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Student Strike Is Next Evolution Of Hong Kong Protests


This is the first day of the fall semester in Hong Kong, but many students are not in class. They're on strike for the next two weeks or, they say, until Hong Kong's Chief Executive Carrie Lam listens to their demands. Those demands include ending an extradition bill with China and also direct elections for the next chief executive. NPR's Beijing correspondent Emily Feng is in Hong Kong. She's been covering a protest there. Emily, where are you?


EMILY FENG, BYLINE: I'm at Chinese University of Hong Kong. I'm sitting right under a banner that says Fight for Freedom and Stand with Hong Kong, and I'm surrounded by people in black. It's the color of protesters. There are thousands of students still here on campus hours into the rally. They're filling the staircases, leaning on balconies, standing in the quad listening to speeches being given. And many of them are waving flags that say Restore Hong Kong, Revolution of Our Times, which has been one of the main slogans in protests. And just about half an hour away, there's another rally going on with workers who are on a general strike in support of the protesters.

INSKEEP: I'm curious because this is a student strike. You're there on a campus. Have you noticed anybody with backpacks or books under their arms trying to squeeze into class, or is everything pretty much shut down?


FENG: No. Everything - I mean, everything is open. It's an open campus. There are people in the academic buildings, but no one is going to class. They're here to talk about the protests or to protest themselves.

INSKEEP: And why is it significant that the students, among all the people in Hong Kong, would go on strike?


FENG: It puts to the test these really important social institutions and what role they're going to play in the protests, which are now in their fourth months. So far, the marches have always been on the streets and on the weekends, but now they're bringing them into school. And there was some fear that when school started, it would take the momentum out of demonstrations. But students say that's not going to be the case. In fact, they want to give protests more longevity. Here's Joey, a student union vice chair and one of the speakers at the rally today.

JOEY: We are losing our brothers and sisters. They are getting arrested and they're no longer able to come out. So we are trying to find another way out for the movement to sustain and to continue.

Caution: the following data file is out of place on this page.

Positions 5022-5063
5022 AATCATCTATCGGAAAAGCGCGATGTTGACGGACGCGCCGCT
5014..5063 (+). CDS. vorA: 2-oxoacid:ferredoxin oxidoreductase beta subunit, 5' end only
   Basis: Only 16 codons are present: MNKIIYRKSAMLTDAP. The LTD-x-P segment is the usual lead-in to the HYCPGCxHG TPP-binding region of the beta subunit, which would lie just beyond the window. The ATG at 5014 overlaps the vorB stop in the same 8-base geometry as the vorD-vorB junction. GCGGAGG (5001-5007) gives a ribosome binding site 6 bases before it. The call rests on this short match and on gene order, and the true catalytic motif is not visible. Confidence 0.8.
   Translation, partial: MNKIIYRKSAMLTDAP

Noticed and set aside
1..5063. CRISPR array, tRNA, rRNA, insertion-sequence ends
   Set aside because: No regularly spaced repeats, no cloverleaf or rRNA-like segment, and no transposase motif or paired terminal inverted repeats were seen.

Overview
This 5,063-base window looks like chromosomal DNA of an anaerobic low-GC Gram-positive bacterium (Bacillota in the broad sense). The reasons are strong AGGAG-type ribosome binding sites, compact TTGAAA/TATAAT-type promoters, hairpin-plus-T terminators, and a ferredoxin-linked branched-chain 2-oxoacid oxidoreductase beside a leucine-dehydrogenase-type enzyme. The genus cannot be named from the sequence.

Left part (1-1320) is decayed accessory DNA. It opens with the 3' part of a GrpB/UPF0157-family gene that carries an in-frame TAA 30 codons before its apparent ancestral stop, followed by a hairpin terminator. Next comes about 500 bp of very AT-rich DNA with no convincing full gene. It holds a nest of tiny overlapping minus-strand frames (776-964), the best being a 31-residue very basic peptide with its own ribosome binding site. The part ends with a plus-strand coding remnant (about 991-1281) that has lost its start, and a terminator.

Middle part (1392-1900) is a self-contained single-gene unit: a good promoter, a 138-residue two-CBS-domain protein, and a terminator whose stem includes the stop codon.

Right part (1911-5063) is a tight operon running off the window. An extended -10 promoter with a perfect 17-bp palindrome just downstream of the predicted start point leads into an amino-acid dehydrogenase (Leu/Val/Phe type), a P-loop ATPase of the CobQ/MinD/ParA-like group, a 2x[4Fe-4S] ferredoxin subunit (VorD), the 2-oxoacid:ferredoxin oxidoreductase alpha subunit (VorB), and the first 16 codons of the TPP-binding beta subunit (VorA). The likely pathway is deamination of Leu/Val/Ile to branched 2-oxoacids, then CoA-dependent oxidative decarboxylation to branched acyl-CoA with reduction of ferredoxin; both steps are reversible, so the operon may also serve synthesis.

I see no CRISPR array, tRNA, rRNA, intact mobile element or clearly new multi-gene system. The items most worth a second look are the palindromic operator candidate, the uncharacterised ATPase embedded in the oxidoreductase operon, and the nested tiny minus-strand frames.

FENG: Like many of the university students who participated today, she was in high school when the 2014 Umbrella Movement happened. That was a pro-democracy movement that fizzled out. And she says she was inspired to step up and follow in that movement's footsteps today.

INSKEEP: Emily, I'd like to ask. You referred to that protester as Joey, first name only, and there are many people in China who take on an English name. Are you only using the first name because there is a real fear that people could be arrested for their role in these protests?


FENG: Yes. And people have been arrested. Over the weekend, more than a hundred people were arrested by police. People are afraid of surveillance, as well, which is why even on campus today a lot of the students are covering their faces. And some are wearing gas masks, not so much to cover their identity, but because they're protesting police brutality over the weekend. On Saturday night, it got really ugly. Protesters themselves became violent when they started throwing gasoline bombs at police headquarters. And then I was there when they set a fire across the main road right next to police headquarters.

But police were also really violent. They ran in and started tackling people and arresting them. They rushed into several metro stations and started pepper spraying and beating people, regardless of whether they were protesters. And that's fueled some of the anger on campus today.

INSKEEP: Are the protests you're seeing today more peaceful than that?


FENG: Very peaceful and very organized. In fact, people are handing out live interpreters. People are handing out batteries for a lot of the TV journalists and radio journalists, like myself, who might need them. It's incredibly organized.

INSKEEP: OK. Well, we know you've got good battery power then. Emily, thanks so much.


FENG: Thank you.

INSKEEP: That's NPR's Emily Feng. She is in Hong Kong. Transcript provided by NPR, Copyright NPR.

Emily Feng is NPR's Beijing correspondent.